The more that businesses invest in paid and organic search strategies, the hotter the competition gets. Here are ways marketers can stay ahead of their rivals.
Have you ever wondered why, despite the fact that your search strategies are more sophisticated and your budget healthier every year, search marketing results get harder to achieve as time goes on?
It's not your fault; it's the changing environment. What you're facing is the increasing competition of the search engine results page (SERP). As more and more companies are realizing the baseline importance of having a Web site, and the number of sites increase, so will the search engine results naturally increase in volume. But also, I believe this can be attributed in part to the rising importance and budget allocated to search marketing strategies. The more companies and site owners invest in paid and organic search strategies, the hotter the competition gets.
Let's consider a concrete example.
Back in 2008, I wrote the column, "The Seasonality of Search and Taxes." In this column, I showed a Google.com SERP (define) for the term "tax return," taken in mid-April 2008. I just ran that same query "tax return" in Google today (mid-April 2010). Below, are the two SERPs. Before reading on, look at each carefully and note any differences between the two.
|April 2008||April 2010|
Some key differences in the 2010 SERP you may have noted:
But did you notice the most important difference?
By far the biggest difference is the sheer volume of results. When you look at the first SERP on any given query, you will see a blue bar below the search box, on which the right-hand side will read, "Results 1-10 of about X." This is telling you that the SERP is displaying the top 10 organic results of the total number of results (X).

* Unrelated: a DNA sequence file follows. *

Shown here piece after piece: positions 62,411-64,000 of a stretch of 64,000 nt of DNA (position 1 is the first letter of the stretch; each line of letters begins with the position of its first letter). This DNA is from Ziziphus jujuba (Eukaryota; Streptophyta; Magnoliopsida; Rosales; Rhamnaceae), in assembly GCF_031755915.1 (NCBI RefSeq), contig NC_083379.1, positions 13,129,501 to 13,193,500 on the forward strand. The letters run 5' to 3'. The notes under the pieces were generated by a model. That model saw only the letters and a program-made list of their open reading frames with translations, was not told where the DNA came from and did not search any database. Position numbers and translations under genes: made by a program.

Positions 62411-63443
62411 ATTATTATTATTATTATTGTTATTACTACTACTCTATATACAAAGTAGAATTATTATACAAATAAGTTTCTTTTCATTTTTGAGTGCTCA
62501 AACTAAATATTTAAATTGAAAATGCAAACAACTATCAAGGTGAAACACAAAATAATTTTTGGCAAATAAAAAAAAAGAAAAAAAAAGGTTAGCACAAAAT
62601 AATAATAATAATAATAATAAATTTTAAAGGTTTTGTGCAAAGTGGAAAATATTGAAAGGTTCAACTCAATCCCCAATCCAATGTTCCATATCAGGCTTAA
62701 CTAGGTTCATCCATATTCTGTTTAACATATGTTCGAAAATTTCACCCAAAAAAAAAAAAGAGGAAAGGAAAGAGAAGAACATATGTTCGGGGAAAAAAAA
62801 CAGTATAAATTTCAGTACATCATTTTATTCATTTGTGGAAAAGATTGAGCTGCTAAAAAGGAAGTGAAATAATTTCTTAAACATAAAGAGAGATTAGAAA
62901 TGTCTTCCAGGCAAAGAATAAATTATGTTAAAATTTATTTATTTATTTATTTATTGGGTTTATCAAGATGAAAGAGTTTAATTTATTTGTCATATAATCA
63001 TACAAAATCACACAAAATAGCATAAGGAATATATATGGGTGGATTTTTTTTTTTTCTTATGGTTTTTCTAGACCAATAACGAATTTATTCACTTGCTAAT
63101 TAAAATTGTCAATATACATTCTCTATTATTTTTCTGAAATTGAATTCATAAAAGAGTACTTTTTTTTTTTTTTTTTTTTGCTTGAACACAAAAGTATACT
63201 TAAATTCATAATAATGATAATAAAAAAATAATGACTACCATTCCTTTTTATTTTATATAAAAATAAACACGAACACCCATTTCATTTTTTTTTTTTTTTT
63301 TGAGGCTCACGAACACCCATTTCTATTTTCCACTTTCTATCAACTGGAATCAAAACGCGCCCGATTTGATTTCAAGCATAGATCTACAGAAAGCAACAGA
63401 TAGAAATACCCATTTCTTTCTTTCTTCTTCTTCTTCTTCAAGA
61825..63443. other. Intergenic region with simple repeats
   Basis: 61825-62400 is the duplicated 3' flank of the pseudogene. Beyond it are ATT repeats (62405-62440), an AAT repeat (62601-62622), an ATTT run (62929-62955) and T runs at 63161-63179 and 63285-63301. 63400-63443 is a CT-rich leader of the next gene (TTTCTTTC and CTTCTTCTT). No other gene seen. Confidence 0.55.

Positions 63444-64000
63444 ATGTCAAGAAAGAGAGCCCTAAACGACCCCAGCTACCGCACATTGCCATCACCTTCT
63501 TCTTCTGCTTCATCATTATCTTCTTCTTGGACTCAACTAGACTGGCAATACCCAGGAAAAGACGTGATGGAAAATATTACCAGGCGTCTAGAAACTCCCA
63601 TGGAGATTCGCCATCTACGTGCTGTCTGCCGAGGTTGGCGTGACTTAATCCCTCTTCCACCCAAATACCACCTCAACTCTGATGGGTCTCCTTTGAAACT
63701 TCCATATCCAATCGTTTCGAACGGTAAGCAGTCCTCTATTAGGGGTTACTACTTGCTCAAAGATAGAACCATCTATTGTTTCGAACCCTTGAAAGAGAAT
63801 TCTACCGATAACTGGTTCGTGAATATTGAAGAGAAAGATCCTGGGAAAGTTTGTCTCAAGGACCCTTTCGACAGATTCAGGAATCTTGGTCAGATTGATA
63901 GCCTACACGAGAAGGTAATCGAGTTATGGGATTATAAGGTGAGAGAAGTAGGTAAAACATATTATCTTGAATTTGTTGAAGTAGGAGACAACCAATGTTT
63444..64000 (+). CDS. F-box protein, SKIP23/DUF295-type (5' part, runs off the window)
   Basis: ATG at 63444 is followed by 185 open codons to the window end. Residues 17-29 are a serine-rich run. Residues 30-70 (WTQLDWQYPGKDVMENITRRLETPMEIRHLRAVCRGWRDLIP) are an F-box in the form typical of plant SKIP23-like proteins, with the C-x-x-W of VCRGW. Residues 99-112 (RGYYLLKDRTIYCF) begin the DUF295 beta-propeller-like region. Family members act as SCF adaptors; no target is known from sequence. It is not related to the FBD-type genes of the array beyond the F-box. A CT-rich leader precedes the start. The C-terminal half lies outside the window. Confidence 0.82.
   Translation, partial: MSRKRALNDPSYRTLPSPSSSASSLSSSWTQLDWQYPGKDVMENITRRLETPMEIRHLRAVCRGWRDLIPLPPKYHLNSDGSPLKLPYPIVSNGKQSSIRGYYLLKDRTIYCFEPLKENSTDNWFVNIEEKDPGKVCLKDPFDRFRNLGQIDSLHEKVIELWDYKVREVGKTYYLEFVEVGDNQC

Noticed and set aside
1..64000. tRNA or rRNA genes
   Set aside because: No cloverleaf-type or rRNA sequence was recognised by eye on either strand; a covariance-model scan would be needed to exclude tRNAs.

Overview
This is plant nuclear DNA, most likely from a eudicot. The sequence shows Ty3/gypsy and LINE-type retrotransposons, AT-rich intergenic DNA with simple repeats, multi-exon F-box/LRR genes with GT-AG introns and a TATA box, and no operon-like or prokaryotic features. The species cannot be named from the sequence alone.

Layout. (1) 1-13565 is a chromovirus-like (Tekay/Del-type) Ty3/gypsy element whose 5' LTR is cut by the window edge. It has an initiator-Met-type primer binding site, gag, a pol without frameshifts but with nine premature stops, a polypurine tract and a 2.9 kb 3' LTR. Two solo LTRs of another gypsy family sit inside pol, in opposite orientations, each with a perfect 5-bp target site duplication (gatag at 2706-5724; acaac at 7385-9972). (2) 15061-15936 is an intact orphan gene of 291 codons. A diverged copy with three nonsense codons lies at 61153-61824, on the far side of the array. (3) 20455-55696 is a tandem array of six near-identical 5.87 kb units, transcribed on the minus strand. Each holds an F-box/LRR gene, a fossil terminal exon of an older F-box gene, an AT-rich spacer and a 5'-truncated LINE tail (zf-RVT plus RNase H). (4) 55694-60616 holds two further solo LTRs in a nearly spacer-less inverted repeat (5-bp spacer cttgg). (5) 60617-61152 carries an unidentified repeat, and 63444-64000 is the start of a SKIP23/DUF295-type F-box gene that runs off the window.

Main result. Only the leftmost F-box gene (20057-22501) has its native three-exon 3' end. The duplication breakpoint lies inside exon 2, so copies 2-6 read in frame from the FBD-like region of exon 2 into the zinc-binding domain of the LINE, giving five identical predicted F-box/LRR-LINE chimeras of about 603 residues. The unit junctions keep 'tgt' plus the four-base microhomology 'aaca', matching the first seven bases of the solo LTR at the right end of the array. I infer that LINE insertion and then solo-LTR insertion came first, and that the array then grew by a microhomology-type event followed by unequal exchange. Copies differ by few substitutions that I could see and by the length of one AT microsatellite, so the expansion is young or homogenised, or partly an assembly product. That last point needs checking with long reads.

The 2008 SERP for the query "tax return" showed 13.6 million results. That same query in 2009 now shows 67.7 million. That's a five-time increase in two years! Although this is just one example, I have seen similar increases in search results in many other categories as well.
That's a little crazy, but so what? Why should you care about this rise in competition?
You should care because it could (and should) impact your search strategies and approaches.
In the face of increasing competition, you may want to:
These are just a few ideas for remaining competitive in today's cluttered search space, but I'd love to hear your ideas as well. Feel free to comment on this column with additional ideas that you've applied or are planning to test out.
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Julie is a member of the senior strategy team at Klick Health, focused on online media and digital. Julie initially established and led the media practice at Klick for several years, relinquishing leadership to expand beyond media into additional digital tactics. She brings a wealth of experience in search marketing, digital media, and all facets of digital strategy to bear, helping Klick's clients develop innovative digital solutions. As her role has evolved, so have her contributions to ClickZ, which she has been writing for since 2007.
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